VFW Supports Veteran’s Supreme Court Case
WASHINGTON (December 20, 2006) – The Veterans of Foreign Wars of the U.S. filed an Amicus, or Friend of the Court brief this afternoon in the U.S. Supreme Court on behalf of veteran Ellis C. Smith, who is seeking to overturn a lower court decision that allowed the Department of Veterans Affairs to rate tinnitus as a single disability, regardless of whether it affects one or both ears.
“Military service is inherently noisy, especially during wartime, and most especially when roadside bombs are the predominant threat to our troops overseas,” said VFW Commander-in-Chief Gary Kurpius, a Vietnam veteran from Anchorage, Alaska.
“The VFW intervened in this court case to protect the rights of all veterans who were denied similar claims," he said. “It’s an active advocacy role that places the VFW at the forefront of other veterans' organizations, and one that more than 700 VFW-accredited service officers perform daily on behalf of our country’s 24 million veterans, 2.2 million servicemembers, and their families.”
This is believed to be the fourth time in its 107-year history that the VFW has become involved in a case before the nation's highest court.
Smith, an Army veteran, suffers from service-connected tinnitus in both ears. The VA approved his initial claim but as a single disability. Currently, a single tinnitus disability rating is 10 percent, which is compensated at $112 per month. A dual tinnitus disability rating is 20 percent, or $218 per month. Smith appealed the decision to the U.S. Court of Appeals for Veterans Claims and won his case on April 5, 2005, on the grounds that the VA’s disability rating schedule did not expressly preclude a separate disability rating for tinnitus in each ear.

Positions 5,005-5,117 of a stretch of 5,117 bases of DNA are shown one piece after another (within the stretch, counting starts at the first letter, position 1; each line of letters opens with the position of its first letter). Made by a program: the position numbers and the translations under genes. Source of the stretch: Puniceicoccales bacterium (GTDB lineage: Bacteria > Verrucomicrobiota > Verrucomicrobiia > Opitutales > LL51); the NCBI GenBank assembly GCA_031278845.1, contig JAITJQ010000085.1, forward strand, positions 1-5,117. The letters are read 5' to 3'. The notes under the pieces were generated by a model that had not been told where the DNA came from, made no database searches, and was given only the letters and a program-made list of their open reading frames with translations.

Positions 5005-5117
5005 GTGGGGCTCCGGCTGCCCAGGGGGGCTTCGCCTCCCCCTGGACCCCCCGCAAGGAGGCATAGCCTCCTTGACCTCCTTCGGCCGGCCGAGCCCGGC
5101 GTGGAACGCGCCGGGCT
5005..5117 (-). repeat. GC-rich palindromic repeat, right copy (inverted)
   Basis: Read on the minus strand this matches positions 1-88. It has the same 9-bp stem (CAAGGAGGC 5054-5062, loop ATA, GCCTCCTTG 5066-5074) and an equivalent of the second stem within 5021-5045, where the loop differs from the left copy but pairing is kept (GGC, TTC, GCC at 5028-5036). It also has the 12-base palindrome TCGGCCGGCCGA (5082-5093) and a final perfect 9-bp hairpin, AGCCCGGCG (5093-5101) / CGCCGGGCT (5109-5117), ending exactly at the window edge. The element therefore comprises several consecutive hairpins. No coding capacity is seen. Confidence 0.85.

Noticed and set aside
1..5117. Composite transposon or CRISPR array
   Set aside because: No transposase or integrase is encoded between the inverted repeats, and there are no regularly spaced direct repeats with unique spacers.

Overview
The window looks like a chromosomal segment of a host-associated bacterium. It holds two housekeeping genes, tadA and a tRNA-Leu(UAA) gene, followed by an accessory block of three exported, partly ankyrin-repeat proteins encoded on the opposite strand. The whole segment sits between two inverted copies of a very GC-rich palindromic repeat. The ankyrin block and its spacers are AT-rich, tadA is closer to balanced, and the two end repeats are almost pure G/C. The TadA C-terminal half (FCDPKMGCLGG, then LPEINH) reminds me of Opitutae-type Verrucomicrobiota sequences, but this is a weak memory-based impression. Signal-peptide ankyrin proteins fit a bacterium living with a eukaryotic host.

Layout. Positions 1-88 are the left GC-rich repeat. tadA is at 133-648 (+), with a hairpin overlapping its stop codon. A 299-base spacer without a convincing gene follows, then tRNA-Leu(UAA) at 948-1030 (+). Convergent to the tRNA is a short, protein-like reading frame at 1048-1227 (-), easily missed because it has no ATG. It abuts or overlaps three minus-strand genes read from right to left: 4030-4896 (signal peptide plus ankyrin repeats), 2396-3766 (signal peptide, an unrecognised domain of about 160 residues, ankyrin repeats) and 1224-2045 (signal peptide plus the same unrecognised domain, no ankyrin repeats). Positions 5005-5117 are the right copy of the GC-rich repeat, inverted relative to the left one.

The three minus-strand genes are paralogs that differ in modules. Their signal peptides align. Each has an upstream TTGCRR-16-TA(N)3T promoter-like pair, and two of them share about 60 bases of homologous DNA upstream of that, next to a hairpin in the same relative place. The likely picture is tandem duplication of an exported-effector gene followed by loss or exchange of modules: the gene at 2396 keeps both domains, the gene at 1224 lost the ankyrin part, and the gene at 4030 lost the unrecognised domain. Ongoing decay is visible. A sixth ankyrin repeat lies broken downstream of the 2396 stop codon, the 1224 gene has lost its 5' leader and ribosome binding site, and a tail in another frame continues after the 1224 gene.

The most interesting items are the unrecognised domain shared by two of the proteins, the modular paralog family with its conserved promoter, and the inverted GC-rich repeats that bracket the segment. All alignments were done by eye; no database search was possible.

The VA appealed this ruling to the U.S. Federal Circuit Court of Appeals and won its case on June 19, 2006. The Federal Court agreed that the VA’s regulations were ambiguous, but ruled that the VA was entitled to interpret its own regulations.
Prior to that decision, the VA had withheld more than 4,000 VFW-assisted tinnitus claims. Once Smith’s favorable decision was overturned, the VA activated those cases and summarily denied them.
VFW service officers are now helping those affected veterans preserve their appeals, either within the VA or at the Court of Appeals for Veterans Claims. To date, more than 800 have already appealed their denials to the veterans court.
Regardless of how the high court rules, the VA has changed the rating schedule so that all new tinnitus claims will be adjudicated as a single — not dual — disability.
“Making a unilateral decision that changes the rules on how you care for the wounded and disabled in the middle of a war is not the issue before the Supreme Court today,” added Kurpius, “but it will definitely be an issue the VFW will take up with the VA when the new 110th Congress convenes in January.”